Women’s rights are crucial and certain forms of veiling have historically been associated with misogyny (not only among Muslims but in most patriarchal societies). Sociological research, however, suggests that a growing number of women - especially young ones - do want to wear coverings for a variety of reasons: out of rebellion, as a statement of identity or modesty, for religious or traditional motives, and even as a fashion statement (the so-called ‘Chanel veils’). Should we really be restricting women who choose to wear veils as a way of punishing those who force women to wear them? And will the day ever come when women can simply wear what they want, without any patronizing intervention from overwhelmingly male legislators (or from their husbands)? It is of course encouraging to see so much interest in (and defence of) women’s rights among Europe’s male MPs. Centuries of barely-concealed misogyny, however, suggest some caution when assessing such passionate calls, not least because the most vocal supporters of the ‘burqa’ bans are often the most unlikely proponents of women’s rights: not the left-leaning ‘feminists’, say, but right-wing parties (such as the UKIP in the UK and the Northern League in Italy) that typically have little female representation except for the position of an equality spokesperson (one wonders why women should have a monopoly on this post, but I digress). So in Holland, for instance, hard-line immigration minister Rita Verdonk loudly invoked women’s rights to oppose the burqa, but her ministerial record suggests that she was motivated by anti-Muslim prejudice more than anything else. The same can be said for Italian equality minister Mara Carfagna, whose personal story is instructive of how women’s rights are easily trumpeted for political gains by unlikely defenders of female equality. A former show-girl, she is a junior member in the male-dominated government of Silvio Berlusconi, a serial womanizer known for his sexist slurs who has openly admitted choosing his female aides on the basis of their physical appearance (he also dismissed Zapatero’s government, which contained equal numbers of men and women, as “too pink”).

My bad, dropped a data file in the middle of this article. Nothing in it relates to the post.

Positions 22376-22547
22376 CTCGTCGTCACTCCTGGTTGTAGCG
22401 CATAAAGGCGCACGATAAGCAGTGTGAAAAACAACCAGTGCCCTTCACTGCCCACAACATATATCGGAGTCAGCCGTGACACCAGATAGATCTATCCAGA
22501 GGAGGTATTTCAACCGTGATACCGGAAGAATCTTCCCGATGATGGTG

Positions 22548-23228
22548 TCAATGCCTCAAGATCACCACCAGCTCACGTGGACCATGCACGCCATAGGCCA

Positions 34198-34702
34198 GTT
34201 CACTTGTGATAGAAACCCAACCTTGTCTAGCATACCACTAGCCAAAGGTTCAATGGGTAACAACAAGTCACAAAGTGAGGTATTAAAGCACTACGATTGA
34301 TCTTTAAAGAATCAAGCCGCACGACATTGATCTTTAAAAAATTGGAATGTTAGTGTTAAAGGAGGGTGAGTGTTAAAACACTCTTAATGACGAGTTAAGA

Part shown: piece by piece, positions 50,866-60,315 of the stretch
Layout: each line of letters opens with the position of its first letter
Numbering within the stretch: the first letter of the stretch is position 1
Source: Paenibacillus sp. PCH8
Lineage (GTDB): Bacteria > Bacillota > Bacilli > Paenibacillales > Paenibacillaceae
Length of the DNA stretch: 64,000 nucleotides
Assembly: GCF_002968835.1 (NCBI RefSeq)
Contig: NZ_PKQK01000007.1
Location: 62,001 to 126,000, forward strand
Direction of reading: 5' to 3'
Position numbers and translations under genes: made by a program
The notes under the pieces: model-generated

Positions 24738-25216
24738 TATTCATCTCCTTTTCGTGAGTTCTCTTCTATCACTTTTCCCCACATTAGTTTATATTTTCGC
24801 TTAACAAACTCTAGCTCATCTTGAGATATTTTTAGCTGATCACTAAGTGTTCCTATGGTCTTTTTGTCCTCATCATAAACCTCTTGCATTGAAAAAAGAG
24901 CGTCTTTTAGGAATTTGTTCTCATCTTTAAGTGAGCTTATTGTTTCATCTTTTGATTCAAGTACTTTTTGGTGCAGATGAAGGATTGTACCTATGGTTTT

Last but not least, secularism is an especially rickety argument, for one only needs to look at the de-facto dominance of public space that religion exercises in places like Poland and Italy, to see that Europe is hardly consistent when it comes to the separation of church and state. Who can credibly argue that the ubiquitous presence of crucifixes in Italian classrooms is less of a threat to secularism than an individual’s attire? Moreover, such contradictions are by no means confined to traditionally Catholic countries. In Germany, certain states (such as Bavaria and Baden-Württemberg) prohibit Muslim teachers from wearing the headscarf, but allow others to wear Christian clothing (such as the nun’s habit). And even in supposedly hyper-secular France, strict laïcité is, like in most of Europe, à la carte: the majority of Catholic churches still belong to the French state and the French President is still chanoine honoraire (honorary clergyman) of the Lateran basilica in Rome (he is also the Prince of Andorra, a place where Catholicism is the official religion). More substantially, in some French regions Muslim girls are made to unveil before entering a classroom with a Christian crucifix. France happily allows exceptions to laïcité grounded on strong religious feelings in places like Alsace-Moselle for 2.5 million people (less than 5% of the population). But it does not cater for the needs of its 5 million-plus Muslim minority (10% of the same population).